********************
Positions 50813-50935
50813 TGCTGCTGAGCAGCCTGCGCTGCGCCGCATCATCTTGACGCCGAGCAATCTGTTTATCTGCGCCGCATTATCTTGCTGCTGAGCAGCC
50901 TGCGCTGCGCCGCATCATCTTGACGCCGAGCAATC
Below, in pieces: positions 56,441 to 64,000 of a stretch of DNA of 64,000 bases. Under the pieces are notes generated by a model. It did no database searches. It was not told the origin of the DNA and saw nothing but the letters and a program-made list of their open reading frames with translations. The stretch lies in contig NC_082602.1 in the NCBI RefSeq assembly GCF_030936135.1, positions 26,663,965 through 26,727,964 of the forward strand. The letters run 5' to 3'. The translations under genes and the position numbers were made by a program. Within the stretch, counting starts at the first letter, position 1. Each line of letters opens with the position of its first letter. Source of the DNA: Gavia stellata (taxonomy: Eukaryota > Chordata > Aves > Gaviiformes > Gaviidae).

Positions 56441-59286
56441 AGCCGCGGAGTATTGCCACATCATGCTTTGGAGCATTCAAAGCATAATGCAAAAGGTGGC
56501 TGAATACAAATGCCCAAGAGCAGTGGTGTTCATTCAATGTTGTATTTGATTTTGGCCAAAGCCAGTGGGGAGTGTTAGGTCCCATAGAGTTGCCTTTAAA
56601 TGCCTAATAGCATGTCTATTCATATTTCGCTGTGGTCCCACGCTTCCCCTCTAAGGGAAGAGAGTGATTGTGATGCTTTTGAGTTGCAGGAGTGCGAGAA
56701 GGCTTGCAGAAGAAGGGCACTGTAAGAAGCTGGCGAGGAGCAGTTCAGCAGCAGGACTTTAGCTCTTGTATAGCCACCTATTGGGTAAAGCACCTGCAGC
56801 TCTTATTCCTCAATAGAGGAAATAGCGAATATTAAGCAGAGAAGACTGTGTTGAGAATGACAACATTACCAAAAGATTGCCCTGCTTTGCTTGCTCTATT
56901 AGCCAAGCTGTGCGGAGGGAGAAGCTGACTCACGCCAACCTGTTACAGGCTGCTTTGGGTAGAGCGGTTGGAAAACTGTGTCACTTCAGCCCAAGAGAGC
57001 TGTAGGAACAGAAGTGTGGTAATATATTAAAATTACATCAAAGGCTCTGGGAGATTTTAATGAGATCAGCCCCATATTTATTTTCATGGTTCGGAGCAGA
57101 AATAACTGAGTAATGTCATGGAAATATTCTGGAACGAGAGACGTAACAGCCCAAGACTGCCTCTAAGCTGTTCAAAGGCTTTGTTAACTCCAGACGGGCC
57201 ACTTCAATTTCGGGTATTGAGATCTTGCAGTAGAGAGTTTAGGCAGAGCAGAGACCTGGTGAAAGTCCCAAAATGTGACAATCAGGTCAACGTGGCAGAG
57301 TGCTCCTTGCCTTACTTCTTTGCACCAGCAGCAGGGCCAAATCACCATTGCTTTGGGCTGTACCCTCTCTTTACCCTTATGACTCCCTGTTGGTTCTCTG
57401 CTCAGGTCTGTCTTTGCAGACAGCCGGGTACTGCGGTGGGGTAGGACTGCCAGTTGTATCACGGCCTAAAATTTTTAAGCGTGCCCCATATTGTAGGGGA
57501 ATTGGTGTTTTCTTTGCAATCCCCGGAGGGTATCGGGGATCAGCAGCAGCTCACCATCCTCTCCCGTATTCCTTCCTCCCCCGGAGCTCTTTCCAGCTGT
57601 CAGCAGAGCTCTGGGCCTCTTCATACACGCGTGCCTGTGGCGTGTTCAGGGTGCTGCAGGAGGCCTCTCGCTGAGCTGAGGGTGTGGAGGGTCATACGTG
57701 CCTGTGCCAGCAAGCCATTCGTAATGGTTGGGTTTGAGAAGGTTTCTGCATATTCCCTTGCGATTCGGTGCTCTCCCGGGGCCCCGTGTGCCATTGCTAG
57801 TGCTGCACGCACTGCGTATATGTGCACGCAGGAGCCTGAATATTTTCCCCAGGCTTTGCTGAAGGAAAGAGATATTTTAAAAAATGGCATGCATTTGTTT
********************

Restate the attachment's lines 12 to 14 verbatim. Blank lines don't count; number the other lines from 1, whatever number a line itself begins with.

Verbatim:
57001 TGTAGGAACAGAAGTGTGGTAATATATTAAAATTACATCAAAGGCTCTGGGAGATTTTAATGAGATCAGCCCCATATTTATTTTCATGGTTCGGAGCAGA
57101 AATAACTGAGTAATGTCATGGAAATATTCTGGAACGAGAGACGTAACAGCCCAAGACTGCCTCTAAGCTGTTCAAAGGCTTTGTTAACTCCAGACGGGCC
57201 ACTTCAATTTCGGGTATTGAGATCTTGCAGTAGAGAGTTTAGGCAGAGCAGAGACCTGGTGAAAGTCCCAAAATGTGACAATCAGGTCAACGTGGCAGAG